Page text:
By Mike Dorf
How should President Obama, Secretary Kerry and other U.S. government officials think about yesterday's coup in Egypt, the ongoing civil war in Syria and policy towards the Middle East (and the rest of the world) more broadly? Historians would no doubt point to parallels with other tragic betrayals: The storming of the Bastille and the Declaration of the Rights of Man gave way to the Terror and eventually to Napoleon; the anti-Tsarist revolution of early 1917 gave way to the Bolshevik revolution and civil war, ultimately paving the way for seven decades of misery under Soviet Communism; the broad-based coalition of anti-Shah groups enabled the Ayatollahs to claim power in Iran; etc. Thus, historians who, at the beginning of the Arab Spring, cautioned that this movie probably wouldn't end well, may well be saying "we told you so" at this point.
Fair enough. I'm not a historian. As an American constitutional lawyer, I don't have a whole lot to contribute in the current moment either. It's tempting to draw parallels between Lincoln's suspension of habeas corpus and every suspension of a constitution by some foreign military leader, but the particularities outweigh the similarities. That is why when, from time to time, I have offered advice to people in other countries on how to draft constitutions, I never pretend to know how various choices--federal versus unitary; presidential versus parliamentary; centralized versus decentralized constitutional review--will play out in their context. Usually I preface any such advice with a gigantic disclaimer. In the current moment, my constitutional law expertise seems at best tangential.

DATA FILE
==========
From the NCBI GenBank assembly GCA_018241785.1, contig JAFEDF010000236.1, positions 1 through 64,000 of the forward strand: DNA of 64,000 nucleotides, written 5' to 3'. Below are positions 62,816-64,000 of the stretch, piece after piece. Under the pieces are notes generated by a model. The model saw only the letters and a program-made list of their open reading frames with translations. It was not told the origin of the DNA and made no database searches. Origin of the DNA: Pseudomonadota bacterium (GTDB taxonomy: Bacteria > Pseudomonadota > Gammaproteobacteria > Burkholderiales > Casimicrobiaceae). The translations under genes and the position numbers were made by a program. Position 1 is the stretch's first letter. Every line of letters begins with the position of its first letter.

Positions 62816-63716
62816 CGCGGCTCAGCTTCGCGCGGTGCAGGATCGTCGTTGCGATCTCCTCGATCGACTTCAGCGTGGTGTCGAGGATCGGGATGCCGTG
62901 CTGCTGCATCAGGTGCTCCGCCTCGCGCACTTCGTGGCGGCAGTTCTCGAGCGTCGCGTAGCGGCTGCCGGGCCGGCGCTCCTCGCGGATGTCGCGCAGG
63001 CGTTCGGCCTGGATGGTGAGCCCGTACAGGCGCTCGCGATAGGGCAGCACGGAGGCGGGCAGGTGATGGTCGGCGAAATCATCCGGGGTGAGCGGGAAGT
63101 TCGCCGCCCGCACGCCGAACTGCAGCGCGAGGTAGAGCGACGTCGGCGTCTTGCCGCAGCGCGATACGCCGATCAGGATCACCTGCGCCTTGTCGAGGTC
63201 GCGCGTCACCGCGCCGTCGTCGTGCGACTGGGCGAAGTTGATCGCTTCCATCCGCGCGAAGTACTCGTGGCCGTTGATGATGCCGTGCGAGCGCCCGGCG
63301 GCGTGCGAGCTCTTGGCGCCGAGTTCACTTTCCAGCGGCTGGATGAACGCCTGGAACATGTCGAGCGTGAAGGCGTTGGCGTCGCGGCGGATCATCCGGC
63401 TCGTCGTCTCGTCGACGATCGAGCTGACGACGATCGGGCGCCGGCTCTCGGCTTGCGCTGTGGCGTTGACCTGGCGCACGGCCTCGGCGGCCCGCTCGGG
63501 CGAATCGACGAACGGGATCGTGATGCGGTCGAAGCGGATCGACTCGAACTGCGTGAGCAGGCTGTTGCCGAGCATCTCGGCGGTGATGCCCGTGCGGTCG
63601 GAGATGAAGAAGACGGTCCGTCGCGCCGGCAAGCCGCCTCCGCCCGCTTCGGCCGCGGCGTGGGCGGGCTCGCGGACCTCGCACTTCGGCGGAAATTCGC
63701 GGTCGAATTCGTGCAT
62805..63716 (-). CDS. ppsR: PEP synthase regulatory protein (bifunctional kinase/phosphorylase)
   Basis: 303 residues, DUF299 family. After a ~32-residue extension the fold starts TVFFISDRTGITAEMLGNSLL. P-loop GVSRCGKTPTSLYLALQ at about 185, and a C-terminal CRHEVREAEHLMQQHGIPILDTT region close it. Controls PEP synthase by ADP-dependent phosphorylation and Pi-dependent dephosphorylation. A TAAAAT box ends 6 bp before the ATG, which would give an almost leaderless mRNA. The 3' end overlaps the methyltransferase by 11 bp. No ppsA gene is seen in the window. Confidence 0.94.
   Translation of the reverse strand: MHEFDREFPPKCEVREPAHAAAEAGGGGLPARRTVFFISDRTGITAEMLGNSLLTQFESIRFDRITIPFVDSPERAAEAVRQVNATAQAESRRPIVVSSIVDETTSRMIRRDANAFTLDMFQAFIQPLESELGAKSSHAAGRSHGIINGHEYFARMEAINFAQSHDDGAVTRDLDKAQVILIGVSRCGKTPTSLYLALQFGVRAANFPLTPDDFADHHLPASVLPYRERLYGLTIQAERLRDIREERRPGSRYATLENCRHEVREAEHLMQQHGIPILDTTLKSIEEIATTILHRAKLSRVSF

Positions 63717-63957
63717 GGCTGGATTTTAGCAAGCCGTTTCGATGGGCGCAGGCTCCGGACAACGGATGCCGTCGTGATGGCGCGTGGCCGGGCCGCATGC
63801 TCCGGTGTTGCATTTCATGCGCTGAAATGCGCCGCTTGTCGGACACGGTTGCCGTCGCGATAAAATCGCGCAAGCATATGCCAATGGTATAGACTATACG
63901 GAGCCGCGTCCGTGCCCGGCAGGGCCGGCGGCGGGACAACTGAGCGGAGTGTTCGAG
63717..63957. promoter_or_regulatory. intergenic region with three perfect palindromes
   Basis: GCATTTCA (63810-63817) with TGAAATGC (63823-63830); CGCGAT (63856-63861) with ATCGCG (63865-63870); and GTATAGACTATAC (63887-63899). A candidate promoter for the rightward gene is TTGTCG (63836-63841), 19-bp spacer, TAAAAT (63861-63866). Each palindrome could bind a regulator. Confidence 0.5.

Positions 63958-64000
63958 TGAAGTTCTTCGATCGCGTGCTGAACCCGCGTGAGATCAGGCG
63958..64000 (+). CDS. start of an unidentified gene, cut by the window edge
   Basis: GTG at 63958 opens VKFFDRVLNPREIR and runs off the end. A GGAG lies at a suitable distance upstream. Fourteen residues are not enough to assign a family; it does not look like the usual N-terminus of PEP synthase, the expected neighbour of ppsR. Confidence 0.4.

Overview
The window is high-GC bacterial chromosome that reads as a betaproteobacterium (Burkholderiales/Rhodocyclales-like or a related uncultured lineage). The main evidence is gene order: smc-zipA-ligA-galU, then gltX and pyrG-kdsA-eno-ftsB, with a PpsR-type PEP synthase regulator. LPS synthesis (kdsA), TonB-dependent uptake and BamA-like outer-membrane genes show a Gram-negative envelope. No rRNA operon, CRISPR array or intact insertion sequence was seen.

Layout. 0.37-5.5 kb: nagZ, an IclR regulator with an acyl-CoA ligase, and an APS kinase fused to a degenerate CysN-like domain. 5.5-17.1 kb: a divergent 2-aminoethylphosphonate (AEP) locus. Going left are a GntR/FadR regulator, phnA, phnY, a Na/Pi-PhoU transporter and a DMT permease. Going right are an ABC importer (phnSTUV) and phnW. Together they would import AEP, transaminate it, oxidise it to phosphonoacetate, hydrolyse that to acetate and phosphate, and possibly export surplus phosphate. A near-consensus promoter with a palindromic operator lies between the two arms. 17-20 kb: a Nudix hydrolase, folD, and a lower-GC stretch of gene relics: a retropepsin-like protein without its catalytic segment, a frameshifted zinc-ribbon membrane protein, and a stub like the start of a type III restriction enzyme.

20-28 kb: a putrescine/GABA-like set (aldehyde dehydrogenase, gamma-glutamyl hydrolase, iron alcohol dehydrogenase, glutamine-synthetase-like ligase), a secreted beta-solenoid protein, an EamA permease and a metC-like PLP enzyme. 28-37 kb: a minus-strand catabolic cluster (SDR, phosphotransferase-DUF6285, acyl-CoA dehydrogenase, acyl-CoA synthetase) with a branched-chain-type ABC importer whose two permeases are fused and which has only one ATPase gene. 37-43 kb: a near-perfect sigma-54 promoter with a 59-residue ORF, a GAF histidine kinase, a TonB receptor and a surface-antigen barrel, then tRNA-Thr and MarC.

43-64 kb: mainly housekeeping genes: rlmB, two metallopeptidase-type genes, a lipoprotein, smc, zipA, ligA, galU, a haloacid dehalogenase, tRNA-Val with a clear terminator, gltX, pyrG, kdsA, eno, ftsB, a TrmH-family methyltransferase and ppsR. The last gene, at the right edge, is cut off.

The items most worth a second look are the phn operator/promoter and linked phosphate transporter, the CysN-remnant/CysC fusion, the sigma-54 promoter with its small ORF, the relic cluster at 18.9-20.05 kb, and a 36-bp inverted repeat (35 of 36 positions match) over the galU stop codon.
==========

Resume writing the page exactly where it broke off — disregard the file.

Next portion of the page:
Nonetheless, I will make an observation from my perspective as a sports fan. Seriously. Consider the recently concluded NBA Finals. I'm a Knicks fan but the Knicks lost in the second round. Should I root for the Miami Heat or the San Antonio Spurs? When in doubt, I root for the underdog, which was supposedly the Spurs here, but if so, only by a little. The Spurs also had an emotional appeal as a bunch of aging players who were somehow playing like they were much younger. But I felt greater cultural affinity for Miami than San Anotonio and much as I admire Tim Duncan's achievements, I have always disliked his professions of shock whenever he is called for a foul. Add to that my resentment that they won a couple of earlier championships because Bruce Bowen's aggressive defense consisted of punching opposing players in the gut when the refs weren't looking and I found it hard to support the Spurs. But how could I root for the Heat? It was a real dilemma. In the end, I just watched without making a decision and found myself backing the Spurs.
Meanwhile, a non-sports-fan friend of mine whom I told about the dilemma asked me why I had to root for either team. "It's not like it makes a difference to the outcome." Only a non-sports fan could ask such a question. Unless you are a fan of a rigged sport, you will frequently find yourself watching some big game in which you have no obvious cheering interest. You could just watch the game unfold but for me and, I suspect, for most sports fans, it's more fun to watch when you're hoping one team or the other will win. Indeed, to just watch a game unfold without hoping it goes one way or the other seems almost inconsistent with the idea of watching a game.